Archive for September, 2021

Imaginary Homelands in Rushdie’s Mind

Thursday, September 23rd, 2021

Colonial-era caused exile, diaspora, and forced migration. Nevertheless, the memory of the relocated is reconstituted because of replacement. Humans leave their physical homelands; however, their memory probably freezes mentally at the very moment of their migration. The scattering of the migrated is the reason for the lasting alienation resulting from mental incompatibility. People’s relocation causes the inconsistent and fragmented cognition that what is bygone is no longer bygone. The cognition leads what has passed still dwelled and fermented in their deepest minds. The inconsistent cognition forms their past rather nostalgic than imaginary. Rushdie’s Imaginary Homelands shows his feeling of being in exile is nostalgic and unforgettable. Rushdie’s nostalgia represents his imaginary homelands that exist nowhere, but in his illusions of memory because the diaspora triggers nostalgia that is inherited from the memory of the past, which merely exists mentally but not physically.

Rushdie draws memory of the past as the bursting bubbles which seem so near, but yet far. The narratives of nostalgia, blurriness, and fragments are fulfilled with Rushdie’s books. The glacial pacing of his novel, Midnight’s Children, with an abundance of everything thrown at the reader in an incoherent and scattered way is unreal and mythical. As Rushdie says, if a conflict arose between literal and remembered truth, he would favor the remembered version in his writing. In Rushdie’s view, history is ambiguous, but memory can capture the essence of the plot. In this sense, the protagonist, Saleem, in Midnight’s Children makes several errors that reflect Rushdie’s erroneous memory. In his mind, truth or wrongness matters not much; the reconstructed memory matters his sketching, narrative, and plot, which weave his story in a state of ambiguity and vagueness. The ambiguity triggers disconnectedness because his remembrance is based on imagination rather than fact. Accordingly, it is an interesting phenomenon in his novels, particularly in plots elected by his remembered truth even if though it is not true.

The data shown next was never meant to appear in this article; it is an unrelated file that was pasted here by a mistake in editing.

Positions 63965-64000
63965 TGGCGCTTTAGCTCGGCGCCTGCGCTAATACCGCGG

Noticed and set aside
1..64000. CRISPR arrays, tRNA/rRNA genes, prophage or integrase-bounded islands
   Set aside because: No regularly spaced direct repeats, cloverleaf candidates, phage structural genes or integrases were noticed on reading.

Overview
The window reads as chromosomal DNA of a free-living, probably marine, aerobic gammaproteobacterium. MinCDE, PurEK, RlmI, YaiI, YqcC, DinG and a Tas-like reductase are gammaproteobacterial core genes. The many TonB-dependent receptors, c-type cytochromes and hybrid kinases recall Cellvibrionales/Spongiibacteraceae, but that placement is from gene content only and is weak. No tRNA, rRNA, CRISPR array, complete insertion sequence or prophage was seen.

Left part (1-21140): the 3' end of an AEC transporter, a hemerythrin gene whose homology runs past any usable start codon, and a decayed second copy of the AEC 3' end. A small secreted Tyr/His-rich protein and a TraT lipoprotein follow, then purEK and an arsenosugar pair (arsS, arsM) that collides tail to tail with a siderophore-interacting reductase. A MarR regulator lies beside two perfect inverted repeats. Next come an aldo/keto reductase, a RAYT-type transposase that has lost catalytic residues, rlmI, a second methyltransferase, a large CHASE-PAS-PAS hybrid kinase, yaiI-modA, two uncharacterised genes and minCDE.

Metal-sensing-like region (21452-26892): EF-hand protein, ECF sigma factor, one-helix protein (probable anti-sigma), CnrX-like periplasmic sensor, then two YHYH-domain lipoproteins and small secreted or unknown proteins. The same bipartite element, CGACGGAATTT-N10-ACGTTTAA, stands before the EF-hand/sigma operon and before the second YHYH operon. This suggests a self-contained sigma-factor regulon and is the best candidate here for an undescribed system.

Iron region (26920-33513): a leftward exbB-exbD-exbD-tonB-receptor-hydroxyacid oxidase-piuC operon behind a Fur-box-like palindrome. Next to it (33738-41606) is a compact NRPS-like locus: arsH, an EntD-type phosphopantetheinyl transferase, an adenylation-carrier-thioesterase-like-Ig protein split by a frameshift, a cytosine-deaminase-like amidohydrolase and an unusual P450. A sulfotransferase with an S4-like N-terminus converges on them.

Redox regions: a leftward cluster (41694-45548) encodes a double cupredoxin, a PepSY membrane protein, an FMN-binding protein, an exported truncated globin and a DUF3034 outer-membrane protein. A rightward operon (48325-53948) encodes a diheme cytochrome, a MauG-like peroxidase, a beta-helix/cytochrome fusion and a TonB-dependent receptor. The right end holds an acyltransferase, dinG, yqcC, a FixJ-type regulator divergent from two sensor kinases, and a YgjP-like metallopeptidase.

His memory mingles the colonial past and the postcolonial present so that physical displacement entails confusion between the imagination and fact. Thus, the unreliable narrators in Midnight’s Children omit fact, so that the memory is not the true reflection of the past instead of the reshaping of threads of what has gone before. In this sense, the physical displacement combined with ex-colonial memory has difficulty in resilience to the gap between fact and illusion. The gap illustrates puzzles and myths that bring readers in a shuffle and confuses them with what is true or not.

The phenomenon of Imaginary Homelands in Rushdie’s mind prevails an interesting phenomenon that triggers nostalgia dwelling in minds with disconnectedness and incompatibility. The incompatibility brings mystery and enchantment which is peculiar to postcolonial literature.

 

Cheng-Fen Wang